Three companies to design new L-band RF power amplifiers to improve GPS signals efficiency

KIRTLAND AIR FORCE BASE, N.M., 16 June 2014. U.S. Global Positioning System (GPS) satellites may be on the way to becoming smaller and more power efficient with a series of planned upgrades to the way the satellites generate navigation signals.

Jun 16th, 2014
Three companies to design new L-band RF power amplifiers to improve GPS signals efficiency
Three companies to design new L-band RF power amplifiers to improve GPS signals efficiency
KIRTLAND AIR FORCE BASE, N.M., 16 June 2014. U.S. Global Positioning System (GPS) satellites may be on the way to becoming smaller and more power efficient with a series of planned upgrades to the way the satellites generate navigation signals.

Microelectronics experts at three U.S. satellite communications (SATCOM) companies will design new L-band radio frequency power amplifiers for the GPS satellite navigation payload under terms of contracts from the U.S. Air Force Research Laboratory Space Vehicles Directorate at Kirtland Air Force Base, N.M.

The companies are the Northrop Grumman Corp. Aerospace Systems segment in Redondo Beach, Calif.; the Boeing Space & Intelligence Systems segment in El Segundo, Calif.; and Ball Aerospace & Technologies Corp. in Boulder, Colo. Boeing won a $4.5 million contract on 6 June, while Ball won a $2.2 million contract on 14 May. Northrop Grumman won a $7 million contract this past week.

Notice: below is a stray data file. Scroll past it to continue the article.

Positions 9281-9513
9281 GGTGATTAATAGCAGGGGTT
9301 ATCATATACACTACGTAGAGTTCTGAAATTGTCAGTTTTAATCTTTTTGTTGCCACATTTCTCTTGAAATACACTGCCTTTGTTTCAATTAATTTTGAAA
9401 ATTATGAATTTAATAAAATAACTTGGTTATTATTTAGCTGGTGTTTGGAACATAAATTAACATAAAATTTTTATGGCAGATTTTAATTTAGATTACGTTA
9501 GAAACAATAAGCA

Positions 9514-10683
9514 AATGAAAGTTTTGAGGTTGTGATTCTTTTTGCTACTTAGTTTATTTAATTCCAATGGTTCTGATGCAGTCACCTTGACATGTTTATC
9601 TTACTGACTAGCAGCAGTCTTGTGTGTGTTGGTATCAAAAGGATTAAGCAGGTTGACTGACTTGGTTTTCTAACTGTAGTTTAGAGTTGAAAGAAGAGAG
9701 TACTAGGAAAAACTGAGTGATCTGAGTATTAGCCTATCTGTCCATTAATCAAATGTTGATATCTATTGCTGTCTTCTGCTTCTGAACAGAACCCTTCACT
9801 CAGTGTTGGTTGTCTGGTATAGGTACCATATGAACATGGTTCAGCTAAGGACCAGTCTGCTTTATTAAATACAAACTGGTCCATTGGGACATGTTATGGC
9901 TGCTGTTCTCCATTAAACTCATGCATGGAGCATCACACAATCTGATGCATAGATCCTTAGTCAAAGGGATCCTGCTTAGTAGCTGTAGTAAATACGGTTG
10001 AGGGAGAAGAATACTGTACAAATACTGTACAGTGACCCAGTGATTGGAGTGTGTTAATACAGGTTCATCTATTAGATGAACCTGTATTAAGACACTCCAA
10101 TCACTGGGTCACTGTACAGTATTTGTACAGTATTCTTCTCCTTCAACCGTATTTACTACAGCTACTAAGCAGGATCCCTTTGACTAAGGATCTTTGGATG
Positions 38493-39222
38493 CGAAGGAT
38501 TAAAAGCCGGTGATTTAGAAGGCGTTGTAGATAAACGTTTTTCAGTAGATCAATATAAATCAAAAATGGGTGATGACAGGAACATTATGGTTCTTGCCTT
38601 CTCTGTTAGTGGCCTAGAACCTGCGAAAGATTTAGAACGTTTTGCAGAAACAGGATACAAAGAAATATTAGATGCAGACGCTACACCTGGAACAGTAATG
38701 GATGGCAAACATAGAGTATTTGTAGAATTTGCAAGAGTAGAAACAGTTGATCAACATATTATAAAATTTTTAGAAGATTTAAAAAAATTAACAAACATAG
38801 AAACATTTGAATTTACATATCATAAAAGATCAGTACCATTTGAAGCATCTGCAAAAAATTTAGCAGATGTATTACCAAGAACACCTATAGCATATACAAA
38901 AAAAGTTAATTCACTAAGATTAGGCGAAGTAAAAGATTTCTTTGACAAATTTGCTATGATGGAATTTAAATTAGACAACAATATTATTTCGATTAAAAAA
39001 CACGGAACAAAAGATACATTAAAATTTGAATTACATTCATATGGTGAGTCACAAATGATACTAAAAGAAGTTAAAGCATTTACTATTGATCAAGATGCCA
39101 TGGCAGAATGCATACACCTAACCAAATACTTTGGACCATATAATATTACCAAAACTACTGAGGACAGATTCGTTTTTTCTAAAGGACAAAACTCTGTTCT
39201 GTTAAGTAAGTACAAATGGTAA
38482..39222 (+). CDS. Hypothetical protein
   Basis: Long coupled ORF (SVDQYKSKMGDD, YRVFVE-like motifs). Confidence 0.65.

The three companies are working to demonstrate the direct digital synthesis of GPS signals by designing a digital beam forming element, engineering design unit, and other enabling technologies of the digital phased array GPS payload.

Related: Pioneer of satellite-based navigation now known as GPS, Roger Easton, passes away at 93

Direct digital synthesis is a way of producing an analog signal in digital form and then performing a digital-to-analog conversion. Because operations primarily are digital, this process can offer fast switching between output frequencies, fine frequency resolution, and operation over a broad spectrum of frequencies.

With advances in design and process technology, today’s direct digital synthesis devices are compact and draw little power. This process can provide agile sources of low-phase, noise-variable frequencies with good spurious performance for GPS navigation signals, communications, and other RF and microwave applications.

Direct digital synthesis is gaining a reputation for generating analog signals efficiently because today's single-chip integrated circuits can generate programmable analog output waveforms simply and with high resolution and accuracy.

Related: Northrop Grumman's Astro Aerospace delivers antennas for GPS III military satellites

Continuing improvements in integrated circuit process technologies have helped reduce the costs and power consumption of integrated circuits for direct digital synthesis.

For more information contact Boeing Space & Intelligence Systems online at www.boeing.com, Ball Aerospace at www.ballaerospace.com, Northrop Grumman Aerospace Systems at www.northropgrumman.com, or the Air Force Research Laboratory Space Vehicles Directorate at www.kirtland.af.mil/afrl_vs.

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